Search

The Giant Sequoia of Gillies Hill under Threat by Peggy Edwards, redwood aficionado

Updated: Jan 11, 2019


In the Autumn of 2007, a friend and I were exploring Gillies Hill near Stirling looking for the fourth largest Scots pine in Britain when we came across a grove of five giant sequoia on the very top of the hill. Having been born and raised in California, home to the massive giant sequoia and towering coast redwoods, I was delighted to find these majestic conifers in Scotland.


At the grove, we met a local resident, Douglas Campbell, who said he’d be glad to show us to the Scots pine and while walking to it, he told us about Gillies Hill’s history, about its Iron Age Hill Fort and Dun.




Douglas added that Robert the Bruce hid his camp followers among the woods calling them down near the end of the Battle of Bannockburn. He also told us that the hill was currently threatened by renewed quarrying and that Save Gillies Hill needed help surveying the flora and fauna of the hill. Having had experience with the United States Forest Service as a field botanist, I said sure, I’ll do it! And for good reason as the redwood is on the international ‘endangered’ list, threatened by drought caused by climate change.


Conifers are an extremely important group of plants, many species provide human-kind with essential materials including timber and medicines, and vast conifer forests act as huge carbon sinks. Despite this, over one third of the world’s c.650 conifer species are threatened with extinction in their native habitats, as a result of unsustainable logging, forest fires, habitat loss, pests, diseases and climate change. Wellingtonias....By establishing collections here in Perthshire, iCONic is creating an internationally important conservation resource that could be used to help restore depleted forests around the world in the future.”

Tom Christian, iCONic Project Officer, Edinburgh Botanic Gardens


Along with other redwoods planted in Scotland in the mid to late 1800s, Gillies Hill’s giant sequoia have been tested by the Dodd Lab of the University of California, Berkeley who concluded that these trees could have been grown from among the first sequoiadendron seeds sent to Europe by John D. Matthew in 1853 to his noted horticulturist father Patrick Matthew of Gourdiehill, in the Carse of Gowrie, Perthshire, who then gave many of the seedlings away to friends and family as living gifts.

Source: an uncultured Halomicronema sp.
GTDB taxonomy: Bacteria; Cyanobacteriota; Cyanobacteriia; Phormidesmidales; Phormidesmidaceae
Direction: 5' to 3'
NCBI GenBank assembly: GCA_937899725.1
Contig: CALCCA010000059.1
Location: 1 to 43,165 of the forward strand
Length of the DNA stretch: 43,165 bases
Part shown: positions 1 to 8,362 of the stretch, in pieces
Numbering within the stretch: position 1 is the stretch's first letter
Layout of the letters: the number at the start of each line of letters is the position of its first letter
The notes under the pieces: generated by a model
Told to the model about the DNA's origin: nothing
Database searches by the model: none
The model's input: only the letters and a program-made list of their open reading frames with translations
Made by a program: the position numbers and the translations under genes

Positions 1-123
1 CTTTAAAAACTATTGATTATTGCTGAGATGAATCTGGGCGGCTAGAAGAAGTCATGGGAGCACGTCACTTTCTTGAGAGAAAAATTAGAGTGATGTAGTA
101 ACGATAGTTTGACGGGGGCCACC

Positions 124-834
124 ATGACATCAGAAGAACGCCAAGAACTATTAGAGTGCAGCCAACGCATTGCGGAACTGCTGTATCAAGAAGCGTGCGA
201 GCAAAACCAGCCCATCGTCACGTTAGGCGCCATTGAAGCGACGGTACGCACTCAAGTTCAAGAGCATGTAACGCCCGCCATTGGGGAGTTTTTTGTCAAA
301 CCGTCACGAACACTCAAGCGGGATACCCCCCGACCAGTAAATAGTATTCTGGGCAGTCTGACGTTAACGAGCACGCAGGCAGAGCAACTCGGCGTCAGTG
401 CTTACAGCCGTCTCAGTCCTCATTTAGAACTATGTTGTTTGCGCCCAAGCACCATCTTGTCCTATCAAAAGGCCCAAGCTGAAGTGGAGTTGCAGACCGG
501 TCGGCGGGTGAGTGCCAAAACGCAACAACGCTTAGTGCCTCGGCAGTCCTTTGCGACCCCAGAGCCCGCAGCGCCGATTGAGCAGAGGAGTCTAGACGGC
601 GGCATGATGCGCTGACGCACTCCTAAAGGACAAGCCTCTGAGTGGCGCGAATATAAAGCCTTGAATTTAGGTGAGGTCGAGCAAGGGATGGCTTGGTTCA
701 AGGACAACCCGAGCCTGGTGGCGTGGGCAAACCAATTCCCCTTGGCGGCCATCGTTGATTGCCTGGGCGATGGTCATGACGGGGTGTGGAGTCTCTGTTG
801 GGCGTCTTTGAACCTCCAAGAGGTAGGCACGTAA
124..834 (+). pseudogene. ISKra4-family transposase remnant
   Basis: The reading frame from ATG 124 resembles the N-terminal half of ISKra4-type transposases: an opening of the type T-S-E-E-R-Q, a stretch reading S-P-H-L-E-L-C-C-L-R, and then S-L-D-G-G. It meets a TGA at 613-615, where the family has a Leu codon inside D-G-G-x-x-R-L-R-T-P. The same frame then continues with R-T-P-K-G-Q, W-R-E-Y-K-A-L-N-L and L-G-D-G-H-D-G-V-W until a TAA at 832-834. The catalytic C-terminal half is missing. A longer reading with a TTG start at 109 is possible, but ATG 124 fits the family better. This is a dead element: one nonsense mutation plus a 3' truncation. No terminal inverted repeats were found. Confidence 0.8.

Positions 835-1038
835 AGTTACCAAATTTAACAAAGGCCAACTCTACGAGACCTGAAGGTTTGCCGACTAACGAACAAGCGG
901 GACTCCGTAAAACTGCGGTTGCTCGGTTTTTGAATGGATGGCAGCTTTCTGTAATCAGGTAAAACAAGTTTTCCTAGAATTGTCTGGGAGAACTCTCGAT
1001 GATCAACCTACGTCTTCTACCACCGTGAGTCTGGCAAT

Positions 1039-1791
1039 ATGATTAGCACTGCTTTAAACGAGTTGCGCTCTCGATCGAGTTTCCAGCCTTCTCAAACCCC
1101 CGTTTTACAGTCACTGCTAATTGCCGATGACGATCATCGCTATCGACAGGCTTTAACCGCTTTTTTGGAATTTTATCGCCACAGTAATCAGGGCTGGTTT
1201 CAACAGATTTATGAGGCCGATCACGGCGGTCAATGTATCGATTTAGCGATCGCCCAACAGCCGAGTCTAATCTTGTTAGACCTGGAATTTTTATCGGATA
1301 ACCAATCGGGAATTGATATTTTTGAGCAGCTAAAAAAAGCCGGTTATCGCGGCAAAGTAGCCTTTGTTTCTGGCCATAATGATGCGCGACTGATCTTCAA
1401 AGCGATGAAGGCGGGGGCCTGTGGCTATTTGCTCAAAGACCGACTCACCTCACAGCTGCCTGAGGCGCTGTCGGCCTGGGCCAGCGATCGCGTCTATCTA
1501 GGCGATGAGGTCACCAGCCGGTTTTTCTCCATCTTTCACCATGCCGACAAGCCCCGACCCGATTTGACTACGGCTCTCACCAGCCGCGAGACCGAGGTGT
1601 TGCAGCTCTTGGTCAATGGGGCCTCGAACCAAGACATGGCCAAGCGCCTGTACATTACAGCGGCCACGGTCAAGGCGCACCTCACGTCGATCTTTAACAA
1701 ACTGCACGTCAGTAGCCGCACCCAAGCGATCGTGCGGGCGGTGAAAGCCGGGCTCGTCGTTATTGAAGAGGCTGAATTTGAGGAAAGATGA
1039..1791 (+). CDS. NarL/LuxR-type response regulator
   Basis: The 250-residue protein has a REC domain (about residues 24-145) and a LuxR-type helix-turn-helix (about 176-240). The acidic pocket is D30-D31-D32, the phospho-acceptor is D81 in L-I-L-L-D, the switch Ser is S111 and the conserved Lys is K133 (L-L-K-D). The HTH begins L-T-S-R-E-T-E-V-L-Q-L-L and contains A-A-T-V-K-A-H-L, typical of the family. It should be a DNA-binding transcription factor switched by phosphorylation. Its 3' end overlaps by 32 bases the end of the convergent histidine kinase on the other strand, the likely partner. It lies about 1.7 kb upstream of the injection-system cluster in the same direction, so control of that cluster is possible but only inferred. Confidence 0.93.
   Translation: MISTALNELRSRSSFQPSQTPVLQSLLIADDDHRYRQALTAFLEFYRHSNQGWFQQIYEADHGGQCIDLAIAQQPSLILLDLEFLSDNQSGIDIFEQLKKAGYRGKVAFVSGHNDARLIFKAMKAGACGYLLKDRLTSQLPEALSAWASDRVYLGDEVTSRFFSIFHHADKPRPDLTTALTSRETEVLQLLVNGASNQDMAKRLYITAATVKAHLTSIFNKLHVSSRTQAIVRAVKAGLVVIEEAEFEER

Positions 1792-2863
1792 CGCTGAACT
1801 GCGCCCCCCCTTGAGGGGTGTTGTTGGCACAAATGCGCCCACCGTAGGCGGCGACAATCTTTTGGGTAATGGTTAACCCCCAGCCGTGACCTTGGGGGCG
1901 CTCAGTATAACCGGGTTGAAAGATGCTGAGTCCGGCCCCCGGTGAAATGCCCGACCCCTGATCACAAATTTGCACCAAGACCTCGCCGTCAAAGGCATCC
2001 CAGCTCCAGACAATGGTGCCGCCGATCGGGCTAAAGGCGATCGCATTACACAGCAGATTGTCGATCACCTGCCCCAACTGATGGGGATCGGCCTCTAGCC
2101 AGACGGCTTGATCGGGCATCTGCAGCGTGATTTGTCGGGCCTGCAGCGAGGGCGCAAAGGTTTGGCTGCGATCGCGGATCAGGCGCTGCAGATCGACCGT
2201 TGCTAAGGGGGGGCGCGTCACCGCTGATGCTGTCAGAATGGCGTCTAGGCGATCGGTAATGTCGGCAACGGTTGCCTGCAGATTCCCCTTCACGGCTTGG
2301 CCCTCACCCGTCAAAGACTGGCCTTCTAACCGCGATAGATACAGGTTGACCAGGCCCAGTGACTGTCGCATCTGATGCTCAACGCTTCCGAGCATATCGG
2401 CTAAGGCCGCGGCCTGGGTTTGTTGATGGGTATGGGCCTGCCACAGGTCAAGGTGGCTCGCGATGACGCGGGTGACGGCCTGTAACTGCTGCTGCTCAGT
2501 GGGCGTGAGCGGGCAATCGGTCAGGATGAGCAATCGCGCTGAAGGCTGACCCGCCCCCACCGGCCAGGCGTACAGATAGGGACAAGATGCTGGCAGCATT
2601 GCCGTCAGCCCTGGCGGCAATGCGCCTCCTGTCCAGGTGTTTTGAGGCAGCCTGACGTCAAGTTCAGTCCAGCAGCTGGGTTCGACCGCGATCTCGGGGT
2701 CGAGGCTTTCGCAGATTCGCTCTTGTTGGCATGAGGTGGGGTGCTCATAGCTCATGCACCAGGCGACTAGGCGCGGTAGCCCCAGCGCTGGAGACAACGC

Little did I know that in becoming a Gillies Hill volunteer I was setting out on an adventure that is still happening 11 years later, an adventure that would acquaint me intimately with the plants of Gillies Hill - among which are a total of 12 redwoods – and expand outward to documenting redwood trees wherever I travelled throughout Scotland. I sent photos and records back to Ron Levy for his site, Redwood World: Redwoods in the Briitish Isles eventually connecting with the Carse of Gowrie Sustainability Group and their work in creating the Patrick Matthew Trail and onwards to the Scottish Redwood Trust being formed in 2018.


Sometime during the 1860s a total of 12 redwoods were planted by the Murrays on Gillies Hill. As well as the five giant sequoia on the very top of the hill, are four more giant sequoia and one coast redwood that were planted near what is known as the Secret Spring or Grotto to the south of Polmaise Castle. An additional two coast redwoods were planted near the Murray Cemetery to the north and near the estate gatehouse to the south. One of the giant sequoia near the Secret Spring is the largest tree on Gillies hill measuring 8.47 metres in circumference (27.79 feet).


The hilltop giant sequoia grove is deeply valued by the local community and other visitors to the hill. It is the destination of many of the annual 40,000 visitors to Gillies Hill who consider the grove to be a highlight of their hiking, dog walking, bicycling, geocaching, and photography expeditions.


“ From a distance they often look like two trees and have always been known in our house as the King and Queen of the woods. Our children have always been able to point out Gillies Hill from far away due to their prominence on the landscape.”

Matthew 12-13-15 Cambusbarron


Unfortunately, the Gillies Hill grove of giant sequoia is threatened by the proposed quarrying of whinstone by Patersons Quarries Ltd. who in their documents have stated that the Giant Sequoia grove on top of Gillies Hill is, “NOT SIGNIFICANT,” and that it is of low ecological value, poorly situated, stressed and unhealthy.